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The Oxygen of Morality

Posted by Dr No on 09 October 2009

kerrie1.jpgKerrie Wooltorton is dead. But she isn’t going to go away. Her sad suicide, and the aiding and abetting of that suicide by her doctors, have opened a door to a cesspit of legal incompetence and medical Eichmannship.

For those who have been frying fish for the last few days, KW was a woman with both depression and emotionally unstable personality disorder who wanted to kill herself. That’s what she said, anyway.

Her method was self-poisoning by anti-freeze. She had several goes, all of which failed. At her last attempt, she got the dose right. She did not wish to die alone and in pain. So she presented to her local casualty, asking for pain relief and comfort, but no life-saving treatment. She said this verbally, and in her so-called “living will”:

14/09/2007 To whom this may concern

If I come into hospital regarding an overdose or any attempt of my life, I would like for NO life saving treatment to be given. I would appreciate it if you could continue to give medicines to help relieve my discomfort, painkillers, oxygen etc. I would hope these wishes would be carried out without loads of questioning.

Please be assured that I am 100% aware of the consequences of this and the probable outcome of drinking antifreeze, eg death in 95-99% of cases and if I survive then kidney failure, I understand and accept them and will take 100% responsibility for this decision.

I am aware that you may think that because I called the ambulance I therefore want treatment, THIS IS NOT THE CASE! I do however want to be comfortable as nobody wants to die alone and scared and without going into details there are loads of reasons I do not want to die at home which I realise you will not understand and I apologise for this.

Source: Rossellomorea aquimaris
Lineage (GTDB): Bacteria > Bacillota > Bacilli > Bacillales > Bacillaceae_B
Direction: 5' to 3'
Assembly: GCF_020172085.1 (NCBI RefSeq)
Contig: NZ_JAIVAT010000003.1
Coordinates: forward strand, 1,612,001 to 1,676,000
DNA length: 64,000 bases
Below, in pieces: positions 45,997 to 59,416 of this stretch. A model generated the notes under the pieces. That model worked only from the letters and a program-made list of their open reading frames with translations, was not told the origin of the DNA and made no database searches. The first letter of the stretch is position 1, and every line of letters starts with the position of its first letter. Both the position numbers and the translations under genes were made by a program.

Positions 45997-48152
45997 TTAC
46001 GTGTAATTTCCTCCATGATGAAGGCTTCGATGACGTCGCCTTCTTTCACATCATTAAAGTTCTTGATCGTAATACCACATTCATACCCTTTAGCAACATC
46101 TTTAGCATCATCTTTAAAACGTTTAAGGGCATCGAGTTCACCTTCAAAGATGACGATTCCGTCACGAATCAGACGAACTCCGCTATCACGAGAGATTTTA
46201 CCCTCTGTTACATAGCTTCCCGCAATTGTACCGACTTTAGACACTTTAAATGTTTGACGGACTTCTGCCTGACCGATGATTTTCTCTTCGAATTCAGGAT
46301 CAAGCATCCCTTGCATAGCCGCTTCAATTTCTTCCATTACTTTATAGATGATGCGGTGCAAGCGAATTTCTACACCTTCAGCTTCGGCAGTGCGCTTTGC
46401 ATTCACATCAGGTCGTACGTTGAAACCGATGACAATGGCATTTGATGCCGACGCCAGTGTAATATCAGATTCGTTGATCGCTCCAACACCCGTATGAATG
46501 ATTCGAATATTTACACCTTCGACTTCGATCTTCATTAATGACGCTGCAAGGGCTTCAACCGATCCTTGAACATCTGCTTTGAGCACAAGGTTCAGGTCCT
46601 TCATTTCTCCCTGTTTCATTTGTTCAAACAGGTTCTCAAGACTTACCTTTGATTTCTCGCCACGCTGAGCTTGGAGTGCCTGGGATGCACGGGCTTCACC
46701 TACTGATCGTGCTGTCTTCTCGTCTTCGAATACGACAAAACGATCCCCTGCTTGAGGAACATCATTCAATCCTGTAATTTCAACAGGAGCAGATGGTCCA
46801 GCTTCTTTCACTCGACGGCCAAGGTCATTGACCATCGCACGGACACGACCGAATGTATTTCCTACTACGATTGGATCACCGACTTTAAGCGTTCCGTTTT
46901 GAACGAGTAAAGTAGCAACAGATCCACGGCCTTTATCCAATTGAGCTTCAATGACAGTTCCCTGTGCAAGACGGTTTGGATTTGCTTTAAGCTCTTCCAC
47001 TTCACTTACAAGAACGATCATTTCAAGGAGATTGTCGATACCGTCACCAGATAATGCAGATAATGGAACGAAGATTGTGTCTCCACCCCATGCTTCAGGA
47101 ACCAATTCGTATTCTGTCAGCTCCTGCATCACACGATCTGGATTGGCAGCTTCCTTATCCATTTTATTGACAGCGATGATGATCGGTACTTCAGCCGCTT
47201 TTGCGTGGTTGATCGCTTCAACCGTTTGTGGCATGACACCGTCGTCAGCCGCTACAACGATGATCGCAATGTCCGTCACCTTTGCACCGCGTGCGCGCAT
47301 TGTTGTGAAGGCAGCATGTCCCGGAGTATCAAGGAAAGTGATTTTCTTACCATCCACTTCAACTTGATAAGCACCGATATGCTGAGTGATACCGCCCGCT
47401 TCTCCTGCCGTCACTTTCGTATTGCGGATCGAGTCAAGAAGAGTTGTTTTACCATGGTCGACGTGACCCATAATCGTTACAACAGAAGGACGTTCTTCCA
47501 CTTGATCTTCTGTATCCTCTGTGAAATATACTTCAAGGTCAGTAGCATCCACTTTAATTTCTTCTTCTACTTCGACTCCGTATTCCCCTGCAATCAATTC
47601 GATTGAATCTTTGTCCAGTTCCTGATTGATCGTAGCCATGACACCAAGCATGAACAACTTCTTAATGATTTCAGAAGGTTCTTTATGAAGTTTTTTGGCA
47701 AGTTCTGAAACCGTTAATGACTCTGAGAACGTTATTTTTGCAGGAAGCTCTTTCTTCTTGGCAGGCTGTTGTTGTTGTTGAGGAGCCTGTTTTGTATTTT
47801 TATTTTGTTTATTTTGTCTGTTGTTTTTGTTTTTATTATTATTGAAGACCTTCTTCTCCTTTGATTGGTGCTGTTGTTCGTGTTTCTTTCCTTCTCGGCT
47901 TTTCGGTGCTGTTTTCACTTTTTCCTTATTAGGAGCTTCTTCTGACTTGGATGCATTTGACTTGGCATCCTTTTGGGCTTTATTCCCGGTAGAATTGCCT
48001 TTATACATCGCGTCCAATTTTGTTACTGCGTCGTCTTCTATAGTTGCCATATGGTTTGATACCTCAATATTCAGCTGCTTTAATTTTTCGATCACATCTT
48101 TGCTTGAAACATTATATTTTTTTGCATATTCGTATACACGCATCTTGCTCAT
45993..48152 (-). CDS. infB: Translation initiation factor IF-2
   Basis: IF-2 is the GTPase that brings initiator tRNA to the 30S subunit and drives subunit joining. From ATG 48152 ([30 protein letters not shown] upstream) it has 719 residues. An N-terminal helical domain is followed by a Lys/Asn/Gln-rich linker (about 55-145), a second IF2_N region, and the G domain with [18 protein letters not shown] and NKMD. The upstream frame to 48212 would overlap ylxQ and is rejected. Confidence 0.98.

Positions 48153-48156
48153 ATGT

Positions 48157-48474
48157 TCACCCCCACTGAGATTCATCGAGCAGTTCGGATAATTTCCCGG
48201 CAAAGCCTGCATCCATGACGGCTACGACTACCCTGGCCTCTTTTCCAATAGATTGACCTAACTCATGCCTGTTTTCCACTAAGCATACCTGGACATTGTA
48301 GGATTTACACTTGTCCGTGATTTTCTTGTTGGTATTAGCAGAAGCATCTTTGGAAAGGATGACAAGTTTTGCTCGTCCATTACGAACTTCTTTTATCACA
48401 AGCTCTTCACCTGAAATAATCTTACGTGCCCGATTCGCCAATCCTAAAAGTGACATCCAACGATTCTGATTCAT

Please understand that I definitely don’t want any form of ventilation, resuscitation or dialysis. These are my wishes please respect and carry them out.

Yours sincerely

Kerrie Wooltorton

This placed her doctors in a bit of a spot. On the one hand, the Suicide Act 1961 makes it an offence to aid and abet a suicide, while on the other hand the Mental Capacity Act 2005 requires a doctor to respect the will of a capacitous individual.

Good doctors know better than to let any bull, let alone a legal bull, toss them in the air. They know there will be sharp horns waiting for them when they land.

Good doctors belong to a profession with a long and noble moral tradition, and that tradition provides a moral compass that enables a doctor to steer with confidence through the foggiest of medico-legal minefields.

But this didn’t happen in Norwich.

Instead, it appears the doctors in Norwich waved their hands in the air and bleated “Help we don’t know what to do!”. They shirked their duty – which includes making decisions in difficult circumstances – and passed the buck. There is a name for this process: it is called the collusion of anonymity.

This is very sinister. For not only did these doctors pass the buck, they also in so doing agreed to subjugate their conscience to a third party.

Unfortunately, the third party was a bunch of legal contortionists and that collection of clowns known as the hospital managers, including, of course, the medical director.

These clowns and contortionists, at their remove from the bedside, came to the view that the MCA, and so KW’s living will, held sway. The doctors at the bedside were ordered to stand back, and allow KW to die. We do not know what care and comfort, if any, they did provide to this poor woman.

The Wooltorton family have decided to sue the hospital. That is a courageous – and right – thing to do.

The reason it is right as well as courageous is that the government have slid a toxic Act under the back door of our legal code – an Act which when misused, as it has been, and will continue to be, can be used to justify the most sinister of actions. It is an Act that provides a Licence to Kill. It has to go. The Wooltortons, by taking the case to the Courts, will throw light on the need to remove this dangerous law.

The doctors at the bedside, the ones who stood back, will no doubt adopt the Nazi defence of saying they were “just following orders”. This will not wash. Not only did they place themselves in the subservient position of asking for and then following orders when they had no need to do so, they also chose to follow bad orders. As Nuremberg and other Courts have shown, “just following orders” is no defence when evil is abroad.